The USMC Works Ground-Air Innovation at WTI and TALONEX

By Defense.Info Media Team

As the Aviation aspect of Marine Corps capabilities are transformed over time, first Osprey, then the F-35 and then the CH-53K and onwards, working how the Ground Combat Element benefits from and contributes to the kind of innovations in operations that are possible is a major challenge.

One way the Marines are addressing this is running a GCE exercise interactively in conjunction with the MAWTS-1 WTI course. This video from 2017 describes the approach.

Credit Video: U.S. Marines and Sailors with 2nd Battalion, 6th Marine Regiment, 2nd Marine Division, participate in Talon Exercise (TalonEx) 2-17, U.S. Army Yuma Proving Grounds, Yuma, A.Z., March 20 – May 1, 2017. The purpose of TalonEx was for ground combat units to conduct integrated training in support of the Weapons and Tactics Instructor Course (WTI) 2-17 hosted by Marine Aviation Weapons and Tactics Squadron One (MAWTS-1). (U.S. Marine Corps video by Cpl. Dani A. Zunun)

And in an article written by Lance Cpl. Isaac Cantrell, and published on March 30, 2018, innovations from the Ground Command Element working with the Aviation Command Element side by side to leverage simulation in the innovation process is highlighted,.

Twentynine Palms — Marines with various aviation units completed Command Post Exercise 2 at the Battle Simulation Center aboard the Combat Center, March 29, 2018.

CPX-2 is a two-part training event that focuses on training battalion staff and is a part of TALONEX 2-18, a pre-deployment training event that coincides with Weapons and Tactics Instructors Course.

Throughout CPX-2, Marines at the Battle Simulation Center utilized multiple simulations in conjunction with other units at Camp Wilson aboard the Combat Center, Marine Corps Base Camp Pendleton, Calif., and Marine Corps Air Station Yuma, Ariz. According to Maj. Jesse Attig, modeling and simulations officer, Marine Air Ground Task Force Training Command, this is all part of an effort called Marine Air Ground Task Force Tactical Integrated Training Environment.

“The idea behind the MAGTF TITE effort is to create a persistent capability which permits collective training in a distributed and constructive environment in order to enhance integrated training,” Attig said. “During TALONEX 2-18, Marine pilots, Joint Terminal Attack Controllers, the Direct Air Support Center and Fire Support Coordination Center/Fire Direction Center will train in conjunction with battalion staff using distributed simulation.”

CPX-2 utilized a constructive simulation called MAGTF Tactical Warfare Simulation, which served as the hub for the training. To run their high-fidelity cockpit trainers and to fly a virtual unmanned aircraft system, the Battle Simulation Center used a virtual simulation called Virtual Battle Space 3.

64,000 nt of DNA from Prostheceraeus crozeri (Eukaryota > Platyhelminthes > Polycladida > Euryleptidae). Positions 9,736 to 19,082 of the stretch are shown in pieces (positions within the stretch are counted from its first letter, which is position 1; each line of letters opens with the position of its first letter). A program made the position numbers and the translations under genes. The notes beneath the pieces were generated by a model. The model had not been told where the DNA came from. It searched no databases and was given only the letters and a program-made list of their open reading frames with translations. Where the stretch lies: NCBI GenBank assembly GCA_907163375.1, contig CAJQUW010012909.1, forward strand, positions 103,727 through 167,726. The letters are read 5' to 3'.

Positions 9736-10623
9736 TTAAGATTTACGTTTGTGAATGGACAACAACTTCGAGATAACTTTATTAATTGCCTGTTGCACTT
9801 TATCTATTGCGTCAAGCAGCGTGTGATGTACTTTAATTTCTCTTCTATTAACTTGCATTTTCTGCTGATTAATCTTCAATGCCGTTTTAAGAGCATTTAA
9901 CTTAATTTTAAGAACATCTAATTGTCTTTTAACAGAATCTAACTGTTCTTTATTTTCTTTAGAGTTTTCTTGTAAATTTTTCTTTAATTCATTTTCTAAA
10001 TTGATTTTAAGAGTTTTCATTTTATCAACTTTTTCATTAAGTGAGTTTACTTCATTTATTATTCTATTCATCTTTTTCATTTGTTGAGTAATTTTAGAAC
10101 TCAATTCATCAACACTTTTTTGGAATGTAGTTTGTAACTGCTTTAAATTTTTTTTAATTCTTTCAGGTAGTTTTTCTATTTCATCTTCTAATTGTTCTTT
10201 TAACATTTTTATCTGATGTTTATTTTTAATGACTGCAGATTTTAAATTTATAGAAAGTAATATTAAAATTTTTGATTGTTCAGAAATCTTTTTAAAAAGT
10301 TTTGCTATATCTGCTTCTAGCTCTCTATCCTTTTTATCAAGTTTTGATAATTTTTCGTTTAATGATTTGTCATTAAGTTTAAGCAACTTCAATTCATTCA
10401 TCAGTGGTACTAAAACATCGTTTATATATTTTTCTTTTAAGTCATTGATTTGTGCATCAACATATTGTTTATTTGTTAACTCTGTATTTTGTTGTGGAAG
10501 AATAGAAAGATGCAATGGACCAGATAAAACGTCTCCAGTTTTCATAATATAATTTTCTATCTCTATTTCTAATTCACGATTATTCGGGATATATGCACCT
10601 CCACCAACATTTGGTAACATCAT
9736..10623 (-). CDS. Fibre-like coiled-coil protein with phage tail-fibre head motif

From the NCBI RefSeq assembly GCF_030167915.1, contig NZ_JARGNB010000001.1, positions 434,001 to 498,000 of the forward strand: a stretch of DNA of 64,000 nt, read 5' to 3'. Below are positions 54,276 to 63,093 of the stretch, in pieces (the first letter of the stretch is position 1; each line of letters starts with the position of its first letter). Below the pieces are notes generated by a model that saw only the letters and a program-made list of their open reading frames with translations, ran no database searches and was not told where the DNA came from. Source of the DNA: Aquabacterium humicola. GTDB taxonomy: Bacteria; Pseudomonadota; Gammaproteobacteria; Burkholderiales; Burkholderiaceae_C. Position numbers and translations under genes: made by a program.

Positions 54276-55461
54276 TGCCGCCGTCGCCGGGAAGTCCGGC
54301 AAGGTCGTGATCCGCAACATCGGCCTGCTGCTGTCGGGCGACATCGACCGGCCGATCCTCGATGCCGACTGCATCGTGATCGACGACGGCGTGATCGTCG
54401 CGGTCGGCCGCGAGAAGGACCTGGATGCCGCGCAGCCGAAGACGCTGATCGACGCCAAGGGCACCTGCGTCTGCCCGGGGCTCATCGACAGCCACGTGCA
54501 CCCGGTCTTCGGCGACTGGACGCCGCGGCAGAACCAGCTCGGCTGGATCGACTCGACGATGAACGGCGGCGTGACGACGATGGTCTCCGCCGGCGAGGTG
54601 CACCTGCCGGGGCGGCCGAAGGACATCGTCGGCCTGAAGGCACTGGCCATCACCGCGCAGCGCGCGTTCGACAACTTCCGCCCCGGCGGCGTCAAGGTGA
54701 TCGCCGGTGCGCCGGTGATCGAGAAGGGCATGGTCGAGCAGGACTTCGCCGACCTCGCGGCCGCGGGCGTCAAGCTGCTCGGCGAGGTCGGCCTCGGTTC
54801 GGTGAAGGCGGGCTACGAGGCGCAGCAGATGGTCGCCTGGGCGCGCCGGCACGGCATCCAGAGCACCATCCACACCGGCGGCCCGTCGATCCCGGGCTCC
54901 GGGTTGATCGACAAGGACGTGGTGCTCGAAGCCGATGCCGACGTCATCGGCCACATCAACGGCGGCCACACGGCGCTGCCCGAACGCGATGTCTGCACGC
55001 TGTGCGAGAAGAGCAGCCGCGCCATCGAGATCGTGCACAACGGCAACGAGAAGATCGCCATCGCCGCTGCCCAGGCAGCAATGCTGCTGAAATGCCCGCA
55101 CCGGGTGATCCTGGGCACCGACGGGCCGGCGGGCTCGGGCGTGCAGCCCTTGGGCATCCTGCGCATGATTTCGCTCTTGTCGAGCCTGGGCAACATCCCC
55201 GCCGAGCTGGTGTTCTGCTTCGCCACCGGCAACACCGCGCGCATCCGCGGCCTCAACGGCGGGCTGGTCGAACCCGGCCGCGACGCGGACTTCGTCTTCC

“Using multiple simulations together does create a lot of challenges and issues, such as making sure that one model that comes up in one simulation will appear the same way in another and making sure that the terrain is the same across all platforms,” Attig said. “We continue to work through these issues to try to refine the simulations and make them more realistic.”

Another goal of the MAGTF TITE initiative is to provide more realistic training for Marines. According to the Ground Training Simulation Implementation Plan of June 2017, using simulations allows Marines and units to replicate situations and conditions that are more difficult to enact in certain on-the-ground training environments.

“This training helps to emphasize operational cohesion by providing more realism in an exercise where you’re relying on the proficiency of other Marines, as well as the realistic nature of the uncertainty and miscommunication that can occur when it’s real individuals participating instead of a role player,” Attig said. “It allows for more development on critical thinking and exposure to non-standard events and increased integration with external factors.”

“I’m very appreciative of the support and flexibility that we’re getting from the Marines who are participating because they understand that there are challenges associated with experimental training exercises,” Attig said. “The feedback we get from them helps to shape the way we move forward with setting up future simulation-based exercises. This wouldn’t be possible without the support of the Marines and agencies participating.”